Dear Friends: I'm sending another long epistle today.
Kristof has continued his series of articles (BELOW THIS NOTE) about sex trafficking in Cambodia with the piece below, "Striking the brothel's bottom line."
While he's on the right track (I fully support combating demand for commercial sex), there are some important observations to make about this article.
First, (and this is not a critique of Kristof) note that the brothel keeper in this story is a woman. This is not uncommon. There are many women who play roles as pimps, brothel keepers and traffickers. Some of them have actually moved up from prostitution to run the establishments that at one time treated them like meat for dogs. Such was the case with a woman I met several years ago in Bangladesh. She had been sold into prostitution at age twelve, but years later was running the brothel. Her survival strategy can be summed up in the old expression, "If you can't beat them, join them."
In Kristof's article, it is unclear how Ms. Khorn came to be a brothel owner. Whatever those circumstances may have been, there is nevertheless, great irony in her reported frustration with her husband for having sex with women/girls in the brothel. The very purpose of her business was to allow men (many of whom have wives) to purchase sex. So, it's okay for other women's husbands to pay for sex, but not her own (I actually imagine he didn't bother paying since he was one of the bosses)! The irony is heightened all the more by her expressed concerned about her 13-year-old daughter growing up in an atmosphere of leering, drunken men. Again, it's okay for other women and girls to be used by drunken and lustful men, but not her own daughter! It would be worse if she had lacked concern for her daughter and allowed her to be prostituted. Still there is heartlessness in her double standard of concern for her daughter, but disregard for the lives of those she so freely bartered with.
Second, Kristof again makes the classic error of believing all that meets the eye. While discussing the brothel keeping practices of Ms. Channa, he says she appears not to be enslaving anyone!
My friends, if you had been prostituted from the time you were 11 or 12 (or God forbid even younger) I can assure you, that you too would by the time you are 18 look every bit the "professional" prostitute. You would be resigned to your life in the brothels; you might even want to stay there. And why not? What education have you had (other than how to give blow jobs, etc)? How would you learn a living? You've had no formal education, you have no job skills, your family expects you to contribute to the family income, you may have developed a drug addiction, and the only life you can remember involves men sexually abusing you. Congratulations! You are now what Kristof and many in the world call a "voluntary prostitute."
My guess as to why Ms. Channa doesn't have to beat or torture anyone is because she using "seasoned" women, or women desperate to feed themselves and their children and desperation is hardly a marker of liberation.
In July 2008, I circulated an article to the list by Kathleen Maltzahn about a major trafficking case in Australia. Ms. Maltzahn's article was excellent and portions what she articulated are very relevant to this discussion. She wrote: "The alternate view is that being on "contract", being forced to pay off imaginary debts of up to $50,000 through unwanted prostitution, is indeed a modern form of slavery. We should not look for shackles - the enslavement tool of the transatlantic slave trade - but rather at the impact of the slave traders, at their power to reduce a person to a commodity.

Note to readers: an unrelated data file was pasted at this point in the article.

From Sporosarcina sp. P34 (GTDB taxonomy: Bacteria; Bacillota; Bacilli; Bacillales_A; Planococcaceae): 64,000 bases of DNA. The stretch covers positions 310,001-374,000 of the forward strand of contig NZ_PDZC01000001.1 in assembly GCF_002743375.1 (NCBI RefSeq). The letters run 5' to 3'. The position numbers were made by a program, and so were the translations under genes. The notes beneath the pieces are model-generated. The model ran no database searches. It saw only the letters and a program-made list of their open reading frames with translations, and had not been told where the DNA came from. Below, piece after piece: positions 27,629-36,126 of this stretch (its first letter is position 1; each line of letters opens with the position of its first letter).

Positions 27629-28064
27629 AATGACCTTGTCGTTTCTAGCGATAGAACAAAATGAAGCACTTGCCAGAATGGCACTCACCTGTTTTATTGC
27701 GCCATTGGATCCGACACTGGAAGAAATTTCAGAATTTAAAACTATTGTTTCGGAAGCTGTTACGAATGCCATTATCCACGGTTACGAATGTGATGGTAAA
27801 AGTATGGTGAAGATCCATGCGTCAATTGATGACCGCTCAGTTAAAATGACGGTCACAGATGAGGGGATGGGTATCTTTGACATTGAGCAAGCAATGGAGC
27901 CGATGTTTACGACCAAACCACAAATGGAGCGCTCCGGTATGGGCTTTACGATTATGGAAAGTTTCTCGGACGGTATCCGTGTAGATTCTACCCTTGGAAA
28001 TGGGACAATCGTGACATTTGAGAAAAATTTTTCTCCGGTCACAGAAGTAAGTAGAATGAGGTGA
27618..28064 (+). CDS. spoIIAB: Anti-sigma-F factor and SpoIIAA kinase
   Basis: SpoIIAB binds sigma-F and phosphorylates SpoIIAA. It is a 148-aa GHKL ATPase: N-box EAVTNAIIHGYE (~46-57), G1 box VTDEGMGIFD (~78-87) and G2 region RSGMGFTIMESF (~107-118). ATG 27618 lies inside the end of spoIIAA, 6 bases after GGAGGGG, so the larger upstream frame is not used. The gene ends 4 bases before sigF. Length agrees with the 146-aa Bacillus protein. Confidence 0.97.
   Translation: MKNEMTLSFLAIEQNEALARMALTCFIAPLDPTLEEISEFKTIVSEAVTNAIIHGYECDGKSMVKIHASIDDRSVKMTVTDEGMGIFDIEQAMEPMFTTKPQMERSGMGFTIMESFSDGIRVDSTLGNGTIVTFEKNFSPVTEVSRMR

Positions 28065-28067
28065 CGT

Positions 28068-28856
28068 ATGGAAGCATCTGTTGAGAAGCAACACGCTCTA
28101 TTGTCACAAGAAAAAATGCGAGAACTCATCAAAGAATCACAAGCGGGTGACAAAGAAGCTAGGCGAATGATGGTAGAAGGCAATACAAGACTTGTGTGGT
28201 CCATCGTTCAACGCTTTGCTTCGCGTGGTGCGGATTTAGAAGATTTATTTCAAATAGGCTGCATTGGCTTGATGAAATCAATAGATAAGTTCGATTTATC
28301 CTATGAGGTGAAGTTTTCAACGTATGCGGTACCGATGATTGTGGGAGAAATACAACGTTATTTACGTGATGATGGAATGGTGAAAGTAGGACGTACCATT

We often think of slavery in terms of ill-treatment, and imagine that violence is unrelenting. But slavery does not necessarily mean constant abuse. Eighteenth century slave trader Humphrey Morice had firm views on the treatment of slaves - he thought they should be treated well. "Take care your Negroes have their Victualls in proper Season and at regular times and that their food be well boyled and prepared," he told his captain in 1721, "and do not Sufferr any of your Shipp's Company to abuse them".
She continues thus: It doesn't matter if women have mobile phones, it doesn't matter if they are taken on outings, it doesn't matter if they have food and drink. If a person's agency is taken away, if their identity is stolen, if they cannot remove themselves from violence, and if they can be bought and sold at whim, they are slaves. This is the reality of many women on "contract" in Australia. Whether or not we can see this present day form of slavery, and not just look for its past manifestation, is a test of our capacity to recognise a crime against humanity.
At the end of the day, however, it is perhaps not our views that are most important. The final word should go to the women who say they have been trafficked, and in the McIvor case, the women's statements are very clear. "I don't know why they treated me that way," one woman has said in her victim impact statement, "as if I was not a human being."
The point is that if you are looking for chains and fetters on prostituted women you are looking for 18th century signs of slavery in a 21st century world. Sex traffickers of today have modernized tactics that don't depend on the extreme forms of violence Mr. Kristof is so fond of writing about. Don't get me wrong. Sex traffickers use violence all the time, but that violence is only one tool in their arsenal.
Moreover, women/children quickly realize that acquiescing to the demands of traffickers is their sole means of surviving, as these women testified to the U.S. Congress: â€œJanna told us that we would work as prostitutes and that there was no sense in resisting or complaining ? in fact, it would be dangerous to do so. She threatened that if anyone tried to escape to the police she would be severely beaten since they have their own people in the police and runaways would be returned regardless and punished. I decided not to behave aggressively and pretended to be completely compliant; I even tried to demonstrate frustration when clients did not select me.â€ (Testimony of Masha Gnezdilova, for the U.S. House International Relations Committee, June 15, 2006.)